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February 3, 2022

The House Small Business Committee
Chairwoman, The Honorable Nydia M. Velázquez
In re: “The Power, Peril and Promise of the Creative Economy”

It is an honor for the Craft Emergency Relief Fund (DBA CERF+ – The Artists Safety Net) to submit this written testimony in response to the House Small Business Committee’s January 19, 2022 hearing on “The Power, Peril and Promise of the Creative Economy.” Not only did Representative Dean Philips and other Committee members share powerful sentiments that demonstrate the importance of the arts and culture sector to our economy, but you clearly understand that this sector, which is comprised of many small businesses, has been deeply impacted by Covid-19.

In response to your request to the arts sector to offer policy proposals beyond the oral testimonies of our esteemed colleagues during the hearing, we respectfully submit our written testimony about serving and strengthening the resilience of small businesses in the art sector.

CERF+ – the Artists Safety Net was founded in 1985 as a grassroots mutual aid initiative by and for craft artists. The organization delivers financial assistance to craft artists before, during and after disasters and we play a much wider role in education and advocacy for all studio-based artists, ensuring they are better prepared for and able to cope with the impact of disasters, whether they are personal or wide-spread disasters. CERF+ has also been seminal in the creation and engagement with a wider coalition to build a strong safety net for artists, arts organizations and small arts businesses called the National Coalition for Arts’ Preparedness and Emergency Relief (NCAPER).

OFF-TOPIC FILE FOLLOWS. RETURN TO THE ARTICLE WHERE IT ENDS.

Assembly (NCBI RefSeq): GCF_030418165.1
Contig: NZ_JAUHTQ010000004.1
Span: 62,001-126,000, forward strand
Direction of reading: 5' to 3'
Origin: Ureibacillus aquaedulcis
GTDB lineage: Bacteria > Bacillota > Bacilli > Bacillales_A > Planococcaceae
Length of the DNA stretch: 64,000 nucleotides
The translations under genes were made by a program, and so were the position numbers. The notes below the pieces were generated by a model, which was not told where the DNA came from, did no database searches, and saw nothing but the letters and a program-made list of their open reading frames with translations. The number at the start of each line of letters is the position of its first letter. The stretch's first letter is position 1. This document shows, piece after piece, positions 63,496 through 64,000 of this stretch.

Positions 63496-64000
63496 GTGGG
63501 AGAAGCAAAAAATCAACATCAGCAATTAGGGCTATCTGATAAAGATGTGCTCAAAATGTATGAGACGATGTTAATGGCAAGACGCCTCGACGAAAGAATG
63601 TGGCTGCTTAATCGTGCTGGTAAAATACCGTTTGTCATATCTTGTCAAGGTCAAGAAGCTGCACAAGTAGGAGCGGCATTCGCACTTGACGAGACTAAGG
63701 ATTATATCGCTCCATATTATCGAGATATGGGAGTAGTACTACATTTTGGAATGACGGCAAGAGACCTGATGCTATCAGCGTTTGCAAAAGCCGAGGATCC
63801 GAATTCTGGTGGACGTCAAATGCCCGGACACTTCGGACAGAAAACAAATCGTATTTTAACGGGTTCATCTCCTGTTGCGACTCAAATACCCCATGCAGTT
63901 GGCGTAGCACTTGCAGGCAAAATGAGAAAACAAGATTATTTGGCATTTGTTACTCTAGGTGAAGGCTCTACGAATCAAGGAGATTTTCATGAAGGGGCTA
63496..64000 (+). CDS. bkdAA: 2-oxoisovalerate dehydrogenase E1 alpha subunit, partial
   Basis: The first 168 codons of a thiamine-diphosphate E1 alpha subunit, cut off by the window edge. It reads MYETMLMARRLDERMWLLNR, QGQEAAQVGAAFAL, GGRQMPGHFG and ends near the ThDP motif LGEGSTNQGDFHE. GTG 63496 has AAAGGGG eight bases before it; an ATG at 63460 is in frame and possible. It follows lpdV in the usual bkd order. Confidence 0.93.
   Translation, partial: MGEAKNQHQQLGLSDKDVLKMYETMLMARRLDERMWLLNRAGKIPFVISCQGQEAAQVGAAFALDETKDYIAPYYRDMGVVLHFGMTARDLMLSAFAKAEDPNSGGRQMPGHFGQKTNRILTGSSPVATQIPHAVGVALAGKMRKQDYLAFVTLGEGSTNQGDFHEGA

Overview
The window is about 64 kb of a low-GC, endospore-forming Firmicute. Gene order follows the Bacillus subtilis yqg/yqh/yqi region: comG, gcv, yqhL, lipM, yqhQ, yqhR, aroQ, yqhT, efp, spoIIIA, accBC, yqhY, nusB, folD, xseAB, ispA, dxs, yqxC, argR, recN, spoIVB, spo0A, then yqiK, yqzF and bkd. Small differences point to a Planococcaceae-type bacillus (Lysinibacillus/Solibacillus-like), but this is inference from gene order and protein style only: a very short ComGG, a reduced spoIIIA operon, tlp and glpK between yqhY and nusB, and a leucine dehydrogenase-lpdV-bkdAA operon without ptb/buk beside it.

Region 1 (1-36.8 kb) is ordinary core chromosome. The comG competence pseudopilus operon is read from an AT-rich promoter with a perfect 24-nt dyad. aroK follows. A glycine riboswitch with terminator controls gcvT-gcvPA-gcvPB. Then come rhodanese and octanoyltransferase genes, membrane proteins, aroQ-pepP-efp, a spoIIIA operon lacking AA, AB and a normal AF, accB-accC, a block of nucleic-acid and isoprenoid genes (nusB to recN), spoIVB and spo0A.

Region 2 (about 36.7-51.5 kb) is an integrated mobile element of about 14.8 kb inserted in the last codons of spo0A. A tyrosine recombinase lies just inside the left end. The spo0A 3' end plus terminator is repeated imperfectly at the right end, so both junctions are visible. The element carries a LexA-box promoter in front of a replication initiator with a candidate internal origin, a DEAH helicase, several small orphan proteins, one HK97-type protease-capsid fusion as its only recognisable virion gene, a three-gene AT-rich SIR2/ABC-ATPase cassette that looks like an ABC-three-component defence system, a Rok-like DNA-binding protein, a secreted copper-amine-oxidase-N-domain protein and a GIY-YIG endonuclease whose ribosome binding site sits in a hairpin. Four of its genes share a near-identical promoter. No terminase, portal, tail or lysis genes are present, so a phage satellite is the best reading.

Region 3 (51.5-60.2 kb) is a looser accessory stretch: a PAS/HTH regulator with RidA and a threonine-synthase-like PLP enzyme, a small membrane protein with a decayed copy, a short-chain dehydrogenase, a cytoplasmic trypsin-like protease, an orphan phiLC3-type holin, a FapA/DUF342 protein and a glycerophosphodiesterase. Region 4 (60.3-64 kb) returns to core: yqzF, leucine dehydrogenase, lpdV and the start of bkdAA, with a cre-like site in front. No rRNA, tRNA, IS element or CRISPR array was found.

Given our purview, CERF+ is well-positioned to put the Covid-19 disaster in the context of all disasters, extrapolate important issues and convey the ways in which the unprecedented relief and recovery actions Congress has taken through the PPP Loan Program, EIDL, CARES Act, ARPA, SVOG and other means provide models for both disaster and non-disaster contexts so that the recovery and resilience of small arts and cultural businesses are well-served.

From a disaster management perspective, the arts and culture sector is still in the response phase. With the devastating impacts of recent variants of COVID-19, recovery continues to elude us. Very clearly, government strategies to address these impacts are still needed in order to mitigate further loss and dire circumstances.

The arts sector is a holistic interdependent ecosystem, comprised extensively of small businesses: non-employer and small employer businesses; and gig workers not paid W-2 wages. Understanding the arts and culture ecosystem in all its particularities is critical to the design of meaningful relief, recovery, mitigation or resilience programs. Integrating experts from the field into the design of future programs and as technical assistance providers for the Small Business Administration programs will ensure that these programs meet the depth and breadth of our sector’s needs.